Hawkeye Sidekick

Ireland’s potential offloading game starts to emerge in Rome win

Routine win for Ireland in Rome

For Andy Farrell and backroom staff, this 10-48 away win in Rome yesterday was probably greeted with relief and optimism for the rest of the tournament. Hawkeye Sidekick looks at the performance and plenty of positives are coming from this test match.

Offloading and supporting lines progression

The chief critic of Ireland (on this blog) in the opening two games of this Guinness Six Nations tournament has been the lack of quality offloading and running lines of players to support the ball carrier.

Andy Farrell in media briefings challenged his back line unit to create more and the message was received loud and clear with some lovely tries which showed a different dimension to Ireland’s attacking play.

The Garry Ringrose offload to Hugo Keenan on the second try hitting the line was superb. Keenan’s pace did the rest. Jordan Larmour also got in on the offloading act, exploiting poor Italian tackling to offload to Will Connors to score the third try.

The quick ruck ball presentation helped Gibson-Park no end and with Sexton at the controls from fly-half, Ireland looked a different side in attack.

Yes, you will point that this was against Italy but I believe the performance will really set the standard for the side going forward from an attacking sense, expecting more good attacking and offloading against Scotland.

Back row unit domination

The unit of Beirne, Connors and Stander wrecked havoc for Italy from minute one. Italy were unable to create quick ruck ball and they started to lose the breakdown battle as early as the second quarter.

Connors and Stander winning breakdown ball at regular intervals in that opening period. Beirne got through a massive workload again. His line out option as well provided Ronan Kelleher with another option to utilize.

Connors and Stander got two tries each in the test match. The back row unit set the platform for victory yesterday; the players in the unit complemented each other with their power, mobility and skill set.

Casey and Baird enter the test match arena

The standout moment yesterday was the sight of Craig Casey and Ryan Baird coming on the pitch in that second half. Both played well, measured performances.

Casey looking to snip around the fringes, keeping Italy honest in defense. Lovely pass to Sexton who setup Earls for the final try of the afternoon.

Baird’s athleticism is phenomenal; his speed in ball carries seen to good effect. These are two players who are going to see plenty of test match rugby minutes before RWC 2023.

Lineout and attacking mauls still a work in progress

The only critique from yesterday was the odd malfunction on the Ireland lineout and maul. Good progress has been made in these areas but there were a few indecisive calls and that lineout which did not go straight.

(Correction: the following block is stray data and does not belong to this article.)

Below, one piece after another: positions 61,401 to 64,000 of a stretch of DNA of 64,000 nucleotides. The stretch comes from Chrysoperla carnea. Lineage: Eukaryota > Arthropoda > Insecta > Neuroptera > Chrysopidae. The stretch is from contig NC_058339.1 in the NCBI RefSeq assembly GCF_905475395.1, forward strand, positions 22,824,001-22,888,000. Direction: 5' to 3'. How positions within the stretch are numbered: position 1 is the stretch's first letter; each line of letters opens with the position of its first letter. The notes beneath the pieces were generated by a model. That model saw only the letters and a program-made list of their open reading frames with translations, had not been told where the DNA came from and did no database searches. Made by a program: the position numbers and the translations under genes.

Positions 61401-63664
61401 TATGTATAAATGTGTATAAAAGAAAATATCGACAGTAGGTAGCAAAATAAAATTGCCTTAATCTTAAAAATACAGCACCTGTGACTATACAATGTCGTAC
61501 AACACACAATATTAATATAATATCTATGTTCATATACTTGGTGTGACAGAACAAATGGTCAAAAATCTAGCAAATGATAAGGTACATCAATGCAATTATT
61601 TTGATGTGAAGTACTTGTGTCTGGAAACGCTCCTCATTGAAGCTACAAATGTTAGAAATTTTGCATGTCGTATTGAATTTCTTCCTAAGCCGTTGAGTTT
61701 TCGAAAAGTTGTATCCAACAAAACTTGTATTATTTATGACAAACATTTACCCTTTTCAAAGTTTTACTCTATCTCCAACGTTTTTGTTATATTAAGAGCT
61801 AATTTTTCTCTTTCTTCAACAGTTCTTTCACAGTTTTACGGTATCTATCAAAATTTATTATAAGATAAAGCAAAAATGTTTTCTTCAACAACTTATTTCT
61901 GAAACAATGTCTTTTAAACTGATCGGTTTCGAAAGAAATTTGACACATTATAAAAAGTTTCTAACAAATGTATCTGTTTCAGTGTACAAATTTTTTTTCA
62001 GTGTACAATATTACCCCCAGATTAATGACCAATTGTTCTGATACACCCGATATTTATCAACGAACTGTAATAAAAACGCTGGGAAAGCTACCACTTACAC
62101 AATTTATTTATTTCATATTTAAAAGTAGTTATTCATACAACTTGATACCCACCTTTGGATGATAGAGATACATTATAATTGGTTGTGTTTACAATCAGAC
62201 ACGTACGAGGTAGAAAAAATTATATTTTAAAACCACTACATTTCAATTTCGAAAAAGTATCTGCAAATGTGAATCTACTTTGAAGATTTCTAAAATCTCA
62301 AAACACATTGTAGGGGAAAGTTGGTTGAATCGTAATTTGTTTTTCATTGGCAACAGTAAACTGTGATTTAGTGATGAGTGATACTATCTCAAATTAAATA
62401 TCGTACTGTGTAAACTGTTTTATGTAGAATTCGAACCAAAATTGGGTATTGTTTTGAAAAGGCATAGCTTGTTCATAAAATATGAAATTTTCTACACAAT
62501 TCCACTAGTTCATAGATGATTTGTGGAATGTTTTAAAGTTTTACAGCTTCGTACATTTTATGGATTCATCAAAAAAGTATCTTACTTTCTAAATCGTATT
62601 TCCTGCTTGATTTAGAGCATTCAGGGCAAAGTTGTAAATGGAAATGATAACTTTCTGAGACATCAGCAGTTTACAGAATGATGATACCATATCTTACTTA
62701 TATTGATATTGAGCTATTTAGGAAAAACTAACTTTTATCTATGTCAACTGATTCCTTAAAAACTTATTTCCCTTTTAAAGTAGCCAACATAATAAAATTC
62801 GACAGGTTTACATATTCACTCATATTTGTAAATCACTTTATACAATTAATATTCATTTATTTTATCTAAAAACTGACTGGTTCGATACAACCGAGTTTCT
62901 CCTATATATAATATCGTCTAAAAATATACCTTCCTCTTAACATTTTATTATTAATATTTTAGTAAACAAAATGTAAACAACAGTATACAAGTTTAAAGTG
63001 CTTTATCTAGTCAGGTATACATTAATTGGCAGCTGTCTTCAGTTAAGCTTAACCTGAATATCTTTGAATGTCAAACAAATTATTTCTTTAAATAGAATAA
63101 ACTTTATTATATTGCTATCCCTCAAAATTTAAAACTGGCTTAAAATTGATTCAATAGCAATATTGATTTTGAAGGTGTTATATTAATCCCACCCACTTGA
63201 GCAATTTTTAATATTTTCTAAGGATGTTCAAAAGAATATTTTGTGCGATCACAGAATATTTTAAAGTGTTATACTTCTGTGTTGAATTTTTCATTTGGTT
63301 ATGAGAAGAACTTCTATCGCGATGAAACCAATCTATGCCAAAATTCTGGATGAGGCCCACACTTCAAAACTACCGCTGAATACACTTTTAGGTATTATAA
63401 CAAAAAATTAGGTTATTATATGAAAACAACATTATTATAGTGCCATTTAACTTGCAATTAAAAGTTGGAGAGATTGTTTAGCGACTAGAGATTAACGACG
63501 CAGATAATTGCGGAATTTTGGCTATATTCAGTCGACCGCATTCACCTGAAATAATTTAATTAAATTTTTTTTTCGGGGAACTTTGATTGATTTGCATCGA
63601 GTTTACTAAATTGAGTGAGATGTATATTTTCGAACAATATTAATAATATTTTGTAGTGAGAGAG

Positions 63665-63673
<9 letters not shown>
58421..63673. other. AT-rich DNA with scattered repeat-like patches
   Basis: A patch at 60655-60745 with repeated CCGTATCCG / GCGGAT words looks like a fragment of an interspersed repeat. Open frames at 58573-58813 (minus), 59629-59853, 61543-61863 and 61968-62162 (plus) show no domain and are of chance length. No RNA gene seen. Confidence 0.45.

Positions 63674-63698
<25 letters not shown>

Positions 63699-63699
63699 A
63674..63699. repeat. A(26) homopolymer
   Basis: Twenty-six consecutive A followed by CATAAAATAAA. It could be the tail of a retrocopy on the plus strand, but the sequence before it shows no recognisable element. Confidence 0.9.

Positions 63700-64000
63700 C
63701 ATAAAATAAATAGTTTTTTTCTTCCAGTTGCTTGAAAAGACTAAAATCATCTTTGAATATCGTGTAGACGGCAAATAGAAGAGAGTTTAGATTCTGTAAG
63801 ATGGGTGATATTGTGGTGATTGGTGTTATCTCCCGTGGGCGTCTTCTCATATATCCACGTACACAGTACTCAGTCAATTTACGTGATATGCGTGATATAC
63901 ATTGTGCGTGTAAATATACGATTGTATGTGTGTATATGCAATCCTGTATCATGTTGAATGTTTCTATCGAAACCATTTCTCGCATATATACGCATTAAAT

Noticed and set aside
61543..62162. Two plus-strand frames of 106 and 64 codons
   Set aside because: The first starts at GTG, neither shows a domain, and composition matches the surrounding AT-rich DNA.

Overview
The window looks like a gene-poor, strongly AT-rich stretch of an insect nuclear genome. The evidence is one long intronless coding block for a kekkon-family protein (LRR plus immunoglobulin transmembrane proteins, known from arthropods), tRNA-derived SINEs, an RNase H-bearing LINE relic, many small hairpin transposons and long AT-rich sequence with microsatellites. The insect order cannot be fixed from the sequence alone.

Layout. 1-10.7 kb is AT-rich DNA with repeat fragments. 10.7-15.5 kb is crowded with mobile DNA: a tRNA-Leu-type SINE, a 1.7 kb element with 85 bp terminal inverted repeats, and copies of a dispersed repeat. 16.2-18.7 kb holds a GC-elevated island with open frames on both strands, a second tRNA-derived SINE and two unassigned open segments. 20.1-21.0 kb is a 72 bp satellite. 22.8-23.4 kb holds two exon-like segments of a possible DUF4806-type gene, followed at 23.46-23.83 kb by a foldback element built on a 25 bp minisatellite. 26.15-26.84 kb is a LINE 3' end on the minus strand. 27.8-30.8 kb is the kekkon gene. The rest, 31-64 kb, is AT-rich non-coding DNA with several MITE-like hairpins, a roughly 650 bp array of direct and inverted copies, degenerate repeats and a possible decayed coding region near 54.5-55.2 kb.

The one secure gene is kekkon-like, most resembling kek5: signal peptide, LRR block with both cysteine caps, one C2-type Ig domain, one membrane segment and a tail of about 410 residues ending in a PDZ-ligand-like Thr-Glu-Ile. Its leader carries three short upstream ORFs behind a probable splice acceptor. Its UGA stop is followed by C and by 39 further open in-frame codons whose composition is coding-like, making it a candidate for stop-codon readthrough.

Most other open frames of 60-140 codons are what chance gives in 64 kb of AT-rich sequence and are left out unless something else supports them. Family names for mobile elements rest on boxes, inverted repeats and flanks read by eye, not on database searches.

Kelleher acquitted himself well in this test match before coming off. His dynamism around the pitch means that he is a player to nurture and develop further. Herring is also a solid performer. Heffernan and perhaps Scannell need to step up their games to get into Farrell’s thoughts now.

The mauls at times lacked the coordination and communication required. A couple of mauls into touch and infringements. Small adjustments in these areas could see significant results in Murrayfield!

Italy’s performance nowhere near good enough

Despite the positives for Ireland yesterday, we need to take a step back and acknowledge that the opposition lacked the quality and nous to compete in a test match arena.

Italy have gone thirty Six Nations games without a win and on the back of this performance, you can see why.

Franco Smith was at pains to point out post game that this team needs the support and assistance short term to see an upturn in fortunes in the years to come but the team yesterday fell short of the standards required at test match level.

Bigi, Garbisi, Meyer and Ioane are the foundations of this side now. The problem is to identify talent to complement these players. There was so much wrong with this performance; offside (twice) on their own exit kicks, scrum issues, defensive missed tackles and technique.

To illustrate the point, look at Ireland’s third try. Two Italian players tackle Jordan Larmour but they both tackle the Leinster Rugby player low allowing the offload to take place. Communication issues and defensive nous non-existent.

Italy are nowhere near competing at this level of tournament right now. They are regressing. It is time World Rugby look to provide the coaching supports to Italy in order to identify, nurture and deliver competitive national teams from underage to senior.

Italy should not be excluded (yet) from this tournament but things need to change soon. We need a competitive championship. Before a ball was kicked in this tournament, Italy were out of the equation. BP wins the objective against Italy which is a sad indictment of where Italy are.

South Africa entering Guinness Pro14 ranks next season so it would not be a stretch for representations to take place between tournament organizers and South Africa Rugby Union officials to enter the fray.

More results and performances like this and Italy will be soon isolated which is disappointing. Hoping things change for Italy fast but it could be a long slog before that happens!